The car is first made available on 6 October 2019 and as in example 1 above, the employee also makes a capital contribution of £1,500 for a higher specification vehicle.
The car has a list price of £20,000 and an appropriate percentage of 17%.
The modified cash equivalent of the car will be £1,700 (£20,000 × 17%) = £3,400 less deduction for unavailability.
The availability factor here is 0.5 ((366 − 183) ÷ 366).
£3,400 × 0.5 = £1,700.
The modified cash equivalent is then compared to the amount foregone £1,800 (£300 × 6 months). The amount foregone is greater than the modified cash equivalent (£1,700) and so £1,800 is used to determine the relevant amount.
The relevant amount to treat as earnings is £1,800 minus £128 (capital contribution of £1,500 × 17% × 0.5 availability factor) = £1,672.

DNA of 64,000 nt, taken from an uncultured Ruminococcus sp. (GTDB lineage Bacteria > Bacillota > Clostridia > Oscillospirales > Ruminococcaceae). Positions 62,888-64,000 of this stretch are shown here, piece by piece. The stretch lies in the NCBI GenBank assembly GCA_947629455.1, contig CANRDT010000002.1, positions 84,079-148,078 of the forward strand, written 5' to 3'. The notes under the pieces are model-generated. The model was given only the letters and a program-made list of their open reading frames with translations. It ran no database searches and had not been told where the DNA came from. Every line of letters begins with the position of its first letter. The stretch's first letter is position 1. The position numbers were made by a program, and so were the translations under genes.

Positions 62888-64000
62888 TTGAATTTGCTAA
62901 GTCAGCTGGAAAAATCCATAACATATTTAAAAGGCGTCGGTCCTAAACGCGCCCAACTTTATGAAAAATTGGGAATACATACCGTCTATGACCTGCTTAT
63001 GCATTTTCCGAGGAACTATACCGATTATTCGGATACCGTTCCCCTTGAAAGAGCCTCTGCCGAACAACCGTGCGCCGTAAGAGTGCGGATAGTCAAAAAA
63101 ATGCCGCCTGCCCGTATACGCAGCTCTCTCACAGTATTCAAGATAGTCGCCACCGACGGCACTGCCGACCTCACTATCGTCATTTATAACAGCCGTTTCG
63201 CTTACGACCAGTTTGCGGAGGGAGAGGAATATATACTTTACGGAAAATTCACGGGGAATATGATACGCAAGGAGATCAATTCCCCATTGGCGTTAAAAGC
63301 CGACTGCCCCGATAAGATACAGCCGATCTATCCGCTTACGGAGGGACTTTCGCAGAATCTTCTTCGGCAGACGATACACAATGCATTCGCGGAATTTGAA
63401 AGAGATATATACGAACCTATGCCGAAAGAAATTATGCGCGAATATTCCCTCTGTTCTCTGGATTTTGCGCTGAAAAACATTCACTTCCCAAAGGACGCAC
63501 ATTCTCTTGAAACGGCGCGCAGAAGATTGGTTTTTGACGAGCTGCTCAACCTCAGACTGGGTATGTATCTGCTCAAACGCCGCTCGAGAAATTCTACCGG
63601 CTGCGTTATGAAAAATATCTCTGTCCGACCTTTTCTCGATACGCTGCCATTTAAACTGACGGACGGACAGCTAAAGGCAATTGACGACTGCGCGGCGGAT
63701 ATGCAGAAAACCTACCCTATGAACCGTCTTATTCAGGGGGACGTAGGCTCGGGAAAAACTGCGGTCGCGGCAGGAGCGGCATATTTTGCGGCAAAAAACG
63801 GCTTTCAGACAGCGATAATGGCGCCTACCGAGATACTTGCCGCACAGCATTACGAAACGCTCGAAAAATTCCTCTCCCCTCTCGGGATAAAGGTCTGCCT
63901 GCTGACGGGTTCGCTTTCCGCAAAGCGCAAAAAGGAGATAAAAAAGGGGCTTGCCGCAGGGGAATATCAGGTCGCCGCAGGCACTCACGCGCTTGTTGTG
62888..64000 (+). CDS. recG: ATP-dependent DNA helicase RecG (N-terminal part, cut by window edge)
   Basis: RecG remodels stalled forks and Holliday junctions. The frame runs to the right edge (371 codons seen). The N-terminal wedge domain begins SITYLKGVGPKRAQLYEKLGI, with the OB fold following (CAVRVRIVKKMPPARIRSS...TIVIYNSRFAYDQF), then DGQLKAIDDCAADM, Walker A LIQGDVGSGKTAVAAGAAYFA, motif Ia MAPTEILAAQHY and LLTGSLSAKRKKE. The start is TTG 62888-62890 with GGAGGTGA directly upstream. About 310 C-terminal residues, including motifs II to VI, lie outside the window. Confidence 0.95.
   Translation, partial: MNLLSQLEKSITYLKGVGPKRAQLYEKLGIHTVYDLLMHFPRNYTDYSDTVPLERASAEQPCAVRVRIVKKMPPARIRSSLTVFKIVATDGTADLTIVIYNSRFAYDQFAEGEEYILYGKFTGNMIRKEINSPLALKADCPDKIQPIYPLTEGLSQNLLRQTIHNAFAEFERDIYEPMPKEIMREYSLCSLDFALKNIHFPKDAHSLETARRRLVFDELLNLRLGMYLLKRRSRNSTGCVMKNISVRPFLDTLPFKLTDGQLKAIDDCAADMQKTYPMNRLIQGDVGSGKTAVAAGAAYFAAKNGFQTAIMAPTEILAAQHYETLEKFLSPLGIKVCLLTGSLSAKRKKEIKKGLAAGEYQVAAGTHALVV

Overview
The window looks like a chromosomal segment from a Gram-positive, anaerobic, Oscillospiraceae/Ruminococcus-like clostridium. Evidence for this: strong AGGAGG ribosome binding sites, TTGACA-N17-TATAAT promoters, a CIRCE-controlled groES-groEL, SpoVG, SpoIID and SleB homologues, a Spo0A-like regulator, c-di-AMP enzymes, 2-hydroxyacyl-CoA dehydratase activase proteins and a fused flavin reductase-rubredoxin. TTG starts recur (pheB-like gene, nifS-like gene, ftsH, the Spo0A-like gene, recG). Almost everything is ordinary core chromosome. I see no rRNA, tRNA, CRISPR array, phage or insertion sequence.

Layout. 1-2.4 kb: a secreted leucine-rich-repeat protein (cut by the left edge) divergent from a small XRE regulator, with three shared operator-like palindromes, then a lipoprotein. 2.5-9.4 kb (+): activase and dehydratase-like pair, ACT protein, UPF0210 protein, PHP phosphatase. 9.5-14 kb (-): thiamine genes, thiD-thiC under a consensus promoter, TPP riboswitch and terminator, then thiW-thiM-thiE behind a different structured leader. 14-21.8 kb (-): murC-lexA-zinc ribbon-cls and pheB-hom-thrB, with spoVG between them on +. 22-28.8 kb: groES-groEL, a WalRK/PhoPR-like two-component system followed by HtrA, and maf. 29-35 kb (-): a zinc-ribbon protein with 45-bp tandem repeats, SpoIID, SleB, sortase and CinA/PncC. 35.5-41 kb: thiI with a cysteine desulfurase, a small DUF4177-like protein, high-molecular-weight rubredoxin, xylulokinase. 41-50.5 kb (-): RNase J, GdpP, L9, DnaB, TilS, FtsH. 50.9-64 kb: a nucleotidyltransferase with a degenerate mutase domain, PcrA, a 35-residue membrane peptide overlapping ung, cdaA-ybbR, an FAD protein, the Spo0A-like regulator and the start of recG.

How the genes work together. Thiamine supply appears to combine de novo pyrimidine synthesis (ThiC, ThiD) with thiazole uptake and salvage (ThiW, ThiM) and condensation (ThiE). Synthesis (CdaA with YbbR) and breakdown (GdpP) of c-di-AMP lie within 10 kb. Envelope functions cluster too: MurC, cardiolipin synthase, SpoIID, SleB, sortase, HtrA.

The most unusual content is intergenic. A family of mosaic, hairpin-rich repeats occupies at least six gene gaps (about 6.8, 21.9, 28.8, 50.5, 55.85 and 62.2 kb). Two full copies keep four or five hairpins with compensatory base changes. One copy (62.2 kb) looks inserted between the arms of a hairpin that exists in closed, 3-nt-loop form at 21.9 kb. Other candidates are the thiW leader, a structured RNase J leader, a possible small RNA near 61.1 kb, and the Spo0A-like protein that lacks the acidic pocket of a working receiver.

An employee has the option of a cash allowance of £5,000 which she gives up for a car, in tax year 2019 to 2020, with a modified cash equivalent of £3,000 and an appropriate percentage 17%.
The employee wanted a higher specified model with leather seats costing a further £500. So, she made a payment of £500 to her employer out of her taxed pay.
The amount foregone is £5,000 which is compared with the modified cash equivalent of £3,000.
The relevant amount is £5,000. The payment of £500 is treated as a capital contribution. The relevant amount to treat as earnings is reduced by £85 (£500 × 17%).
VAT on fuel for private use in cars
For information and guidance on businesses reclaiming input VAT on fuel, please refer to the guide here.
Additional HMRC Documentation and external help
Click the links below to go directly to the HMRC website to download or view the PDF or help files listed below.